Portal:Systems science

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The systems science portal

Complex adaptive system.svg
Complex systems approach

Systems science is an interdisciplinary field that studies the nature of systems—from simple to complex—in nature, society, cognition, engineering, technology and science itself. To systems scientists, the world can be understood as a system of systems. The field aims to develop interdisciplinary foundations that are applicable in a variety of areas, such as psychology, biology, medicine, communication, business management, engineering, and social sciences.

Systems science covers formal sciences such as complex systems, cybernetics, dynamical systems theory, information theory, linguistics or systems theory. It has applications in the field of the natural and social sciences and engineering, such as control theory, operations research, social systems theory, systems biology, system dynamics, human factors, systems ecology, systems engineering and systems psychology. Themes commonly stressed in system science are (a) holistic view, (b) interaction between a system and its embedding environment, and (c) complex (often subtle) trajectories of dynamic behavior that sometimes are stable (and thus reinforcing), while at various 'boundary conditions' can become wildly unstable (and thus destructive). Concerns about Earth-scale biosphere/geosphere dynamics is an example of the nature of problems to which systems science seeks to contribute meaningful insights.


Selected article

Ecological analysis of CO-2 in an ecosystem.

Systems ecology is an interdisciplinary field of ecology, taking a holistic approach to the study of ecological systems, especially ecosystems. Systems ecology can be seen as an application of general systems theory to ecology. Central to the systems ecology approach is the idea that an ecosystem is a complex system exhibiting emergent properties.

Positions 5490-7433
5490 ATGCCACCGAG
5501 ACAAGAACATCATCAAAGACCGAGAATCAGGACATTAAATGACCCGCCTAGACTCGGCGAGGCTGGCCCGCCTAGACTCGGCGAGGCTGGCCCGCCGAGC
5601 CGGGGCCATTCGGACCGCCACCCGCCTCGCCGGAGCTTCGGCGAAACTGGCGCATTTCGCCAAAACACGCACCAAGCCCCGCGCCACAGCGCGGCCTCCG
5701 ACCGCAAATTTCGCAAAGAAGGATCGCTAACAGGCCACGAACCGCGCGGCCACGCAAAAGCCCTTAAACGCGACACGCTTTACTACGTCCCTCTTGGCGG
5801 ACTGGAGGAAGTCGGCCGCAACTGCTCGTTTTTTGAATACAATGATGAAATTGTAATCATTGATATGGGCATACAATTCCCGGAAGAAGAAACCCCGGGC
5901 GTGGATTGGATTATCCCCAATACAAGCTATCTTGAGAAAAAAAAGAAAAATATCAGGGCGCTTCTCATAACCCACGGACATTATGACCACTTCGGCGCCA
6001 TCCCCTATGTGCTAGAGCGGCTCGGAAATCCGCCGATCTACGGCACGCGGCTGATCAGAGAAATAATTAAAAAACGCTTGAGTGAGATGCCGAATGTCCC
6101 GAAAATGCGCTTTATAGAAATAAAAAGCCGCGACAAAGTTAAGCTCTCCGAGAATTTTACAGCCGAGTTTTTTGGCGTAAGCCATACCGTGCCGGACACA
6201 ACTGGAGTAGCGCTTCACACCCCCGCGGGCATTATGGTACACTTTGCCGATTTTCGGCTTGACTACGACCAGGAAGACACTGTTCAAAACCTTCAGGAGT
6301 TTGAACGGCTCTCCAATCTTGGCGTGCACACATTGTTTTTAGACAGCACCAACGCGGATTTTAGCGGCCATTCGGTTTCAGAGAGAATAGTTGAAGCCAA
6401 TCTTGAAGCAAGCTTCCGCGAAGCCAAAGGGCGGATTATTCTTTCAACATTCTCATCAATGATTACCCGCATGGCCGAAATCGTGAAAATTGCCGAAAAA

Systems ecology focuses on interactions and transactions within and between biological and ecological systems, and is especially concerned with the way the functioning of ecosystems can be influenced by human interventions. It uses and extends concepts from thermodynamics and develops other macroscopic descriptions of complex systems.

Selected picture

Specification of an Aircraft System.jpg

The Work Breakdown Structure (WBS) is a means of organizing system development activities based on system and product decompositions. The systems engineering process produces system and product descriptions. These product architectures, together with associated services (e.g., program management, systems engineering, etc.) are organized and depicted in a hierarchical tree-like structure that is the WBS.

Selected systems scientist

Eberhardt Rechtin.jpg

Eberhardt Rechtin (1926–2006) was an American systems engineer and respected authority in aerospace systems and systems architecture. He received both his BS (1946) and PhD (1950) degrees from Caltech. He worked at Caltech's Jet Propulsion Laboratory from 1948-1967, holding, among other positions, that of chief architect and director of the NASA Deep Space Network.

He became the Director of DARPA in 1967, and stayed in the Defense Department as Assistant Secretary for Telecommunications. He was president and CEO of The Aerospace Corporation from 1977–1987. In 1987, he left Aerospace to found the systems architecture graduate program at the University of Southern California, from which he retired.

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Did you know

  • ...that a successful experimental system must be stable and reproducible enough for scientists to make sense of the system's behavior, but unpredictable enough that it can produce useful results?
  • ... that the American systems scientist John Nelson Warfield found systems science to consist of a hierarchy of sciences.
    • Beginning at the base, with a science of description,
    • continuing vertically with a science of design,
    • then a science of complexity,
    • and next a science of action, called "Interactive management".



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